Workshop – Thinking through ruins: Digital design practice, allegory, and the visual

Emma Fraser was invited to do a workshop, in the scope of this year’s Virtual Spaces Master Studio, titled “Thinking through ruins: Digital design practice, allegory, and the visual”.

The workshop is taking place on Wednesday May 24, between 10:00-16:00, at the IAM Media Lab.

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In this workshop, participants will explore questions of meaning production in 3D environments, through a consideration of the multivalent potential of ruinous architectures in video games, 3D art, architectural visualizations, and other digital media. In particular, notions of fragmentation, play, and allegory can be understood through both the production and reception of derelict structures in the digital and virtual realms. In this context, ruin space, ruin images, and the collective imaginary of (especially modern, and urban) decay facilitate communicative modes that enable a critical understanding of how meaning and digital space are produced in video games and related media.

Emma Fraser is a final year PhD candidate at the University of Manchester, researching video games, virtual architecture, and urban decay. Emma’s work is focused on 3D and digital space in terms of meaning production, urban play, and design. In particular, Emma considers the depiction and navigation of ruined cities in games in relation to urban experience and the writings of Walter Benjamin, Caillois, Lefebvre, and others, and her research has been published in games studies, urban studies, geography, sociology, and art media. Emma’s work broadly considers regeneration, urban exploration, and modern ruins, and has focused on fieldwork and embodied experience in Detroit, Chernobyl, Berlin, Paris, New York, Sydney, Christchurch (NZ), and elsewhere. Emma has been invited to work collaboratively with Practising Place and The Arca Project, and is a member of the Playful Mapping Collective. Emma is currently a research assistant on The Craft of Play at Manchester Metropolitan University, and a key investigator on the Urban Planning through Playful Participation (UPPP) PoC, in progress at the University of Warwick.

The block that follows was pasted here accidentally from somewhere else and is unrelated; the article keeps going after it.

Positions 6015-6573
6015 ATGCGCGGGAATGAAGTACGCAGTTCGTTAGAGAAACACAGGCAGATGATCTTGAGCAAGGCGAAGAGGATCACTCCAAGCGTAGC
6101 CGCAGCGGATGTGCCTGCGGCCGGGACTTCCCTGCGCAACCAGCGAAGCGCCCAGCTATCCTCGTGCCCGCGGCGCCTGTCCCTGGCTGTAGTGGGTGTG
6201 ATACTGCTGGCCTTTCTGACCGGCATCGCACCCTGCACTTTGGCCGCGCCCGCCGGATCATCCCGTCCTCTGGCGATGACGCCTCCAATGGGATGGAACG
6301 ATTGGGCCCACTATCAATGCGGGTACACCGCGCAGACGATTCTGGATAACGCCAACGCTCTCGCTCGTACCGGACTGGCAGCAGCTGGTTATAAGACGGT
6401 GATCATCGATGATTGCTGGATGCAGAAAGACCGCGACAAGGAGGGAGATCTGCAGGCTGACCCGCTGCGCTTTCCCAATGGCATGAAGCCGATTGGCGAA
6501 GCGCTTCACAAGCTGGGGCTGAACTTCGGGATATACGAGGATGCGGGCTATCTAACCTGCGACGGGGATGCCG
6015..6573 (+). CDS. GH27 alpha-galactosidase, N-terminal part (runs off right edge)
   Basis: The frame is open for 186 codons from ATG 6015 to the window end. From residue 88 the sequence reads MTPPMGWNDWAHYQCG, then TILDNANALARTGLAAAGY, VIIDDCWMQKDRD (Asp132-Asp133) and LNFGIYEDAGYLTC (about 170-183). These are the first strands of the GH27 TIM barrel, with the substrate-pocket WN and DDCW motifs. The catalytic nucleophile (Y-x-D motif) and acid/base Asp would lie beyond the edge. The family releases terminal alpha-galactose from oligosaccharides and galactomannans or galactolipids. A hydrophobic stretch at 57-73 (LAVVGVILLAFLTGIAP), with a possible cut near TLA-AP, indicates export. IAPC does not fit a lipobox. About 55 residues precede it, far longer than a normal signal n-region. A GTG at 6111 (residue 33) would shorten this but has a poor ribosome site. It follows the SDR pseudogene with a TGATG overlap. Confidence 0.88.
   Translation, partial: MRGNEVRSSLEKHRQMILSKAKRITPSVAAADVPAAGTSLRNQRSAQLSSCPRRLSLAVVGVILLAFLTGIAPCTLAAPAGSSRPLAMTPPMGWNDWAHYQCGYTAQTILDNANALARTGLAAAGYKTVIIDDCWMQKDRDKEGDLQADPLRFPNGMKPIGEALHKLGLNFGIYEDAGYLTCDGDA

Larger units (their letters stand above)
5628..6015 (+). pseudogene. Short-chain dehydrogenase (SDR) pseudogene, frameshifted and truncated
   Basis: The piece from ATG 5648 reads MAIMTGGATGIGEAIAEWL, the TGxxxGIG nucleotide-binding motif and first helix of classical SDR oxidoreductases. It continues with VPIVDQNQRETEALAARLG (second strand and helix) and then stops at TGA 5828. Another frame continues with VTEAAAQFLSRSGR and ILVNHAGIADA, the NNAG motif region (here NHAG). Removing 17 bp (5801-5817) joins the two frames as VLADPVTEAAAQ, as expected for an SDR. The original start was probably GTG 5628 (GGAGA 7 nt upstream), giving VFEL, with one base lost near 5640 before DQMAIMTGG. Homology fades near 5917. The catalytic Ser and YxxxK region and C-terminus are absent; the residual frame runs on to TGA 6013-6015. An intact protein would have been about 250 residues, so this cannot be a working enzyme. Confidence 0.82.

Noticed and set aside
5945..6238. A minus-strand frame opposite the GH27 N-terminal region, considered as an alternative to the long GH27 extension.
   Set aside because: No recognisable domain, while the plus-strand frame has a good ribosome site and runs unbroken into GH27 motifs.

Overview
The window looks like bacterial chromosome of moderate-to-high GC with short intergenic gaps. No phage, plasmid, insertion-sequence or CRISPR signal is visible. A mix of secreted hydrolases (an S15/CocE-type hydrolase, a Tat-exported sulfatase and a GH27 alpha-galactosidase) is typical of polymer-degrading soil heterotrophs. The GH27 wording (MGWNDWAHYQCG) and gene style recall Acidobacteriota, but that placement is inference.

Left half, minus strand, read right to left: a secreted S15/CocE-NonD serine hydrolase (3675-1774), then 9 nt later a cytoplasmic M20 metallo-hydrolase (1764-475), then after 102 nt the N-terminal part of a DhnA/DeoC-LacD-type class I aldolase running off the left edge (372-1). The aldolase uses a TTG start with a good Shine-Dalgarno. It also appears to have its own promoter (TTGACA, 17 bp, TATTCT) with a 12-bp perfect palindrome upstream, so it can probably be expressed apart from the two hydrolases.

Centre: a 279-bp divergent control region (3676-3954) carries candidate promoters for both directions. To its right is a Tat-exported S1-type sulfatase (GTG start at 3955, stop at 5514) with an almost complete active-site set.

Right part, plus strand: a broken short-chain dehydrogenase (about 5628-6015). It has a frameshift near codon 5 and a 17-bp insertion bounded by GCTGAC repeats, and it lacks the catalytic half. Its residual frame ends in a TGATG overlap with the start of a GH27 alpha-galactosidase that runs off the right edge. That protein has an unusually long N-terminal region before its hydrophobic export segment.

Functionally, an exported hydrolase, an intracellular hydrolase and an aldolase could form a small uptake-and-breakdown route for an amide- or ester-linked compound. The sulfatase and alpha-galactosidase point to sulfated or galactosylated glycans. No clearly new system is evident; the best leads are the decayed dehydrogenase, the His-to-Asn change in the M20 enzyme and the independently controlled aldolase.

Reading list:
James Ash – Emerging Spatialities of the Screen: Video Games and the Reconfiguration of Spatial Awareness, Environment and Planning A, Vol 41, Issue 9, pp. 2105 – 2124, 2009 [x]
Julian Stallabrass – Just Gaming: Allegory and Economy in Computer Games, New Left Review, Vol 198, pp. 83-106, 1993 [x] [x]
Emma Fraser – Ruin Representations: Understanding meaning making in video games through urban ruins, allegory and trope theory, Philosophy Of Computer Games Conference, Berlin, 2015 [x]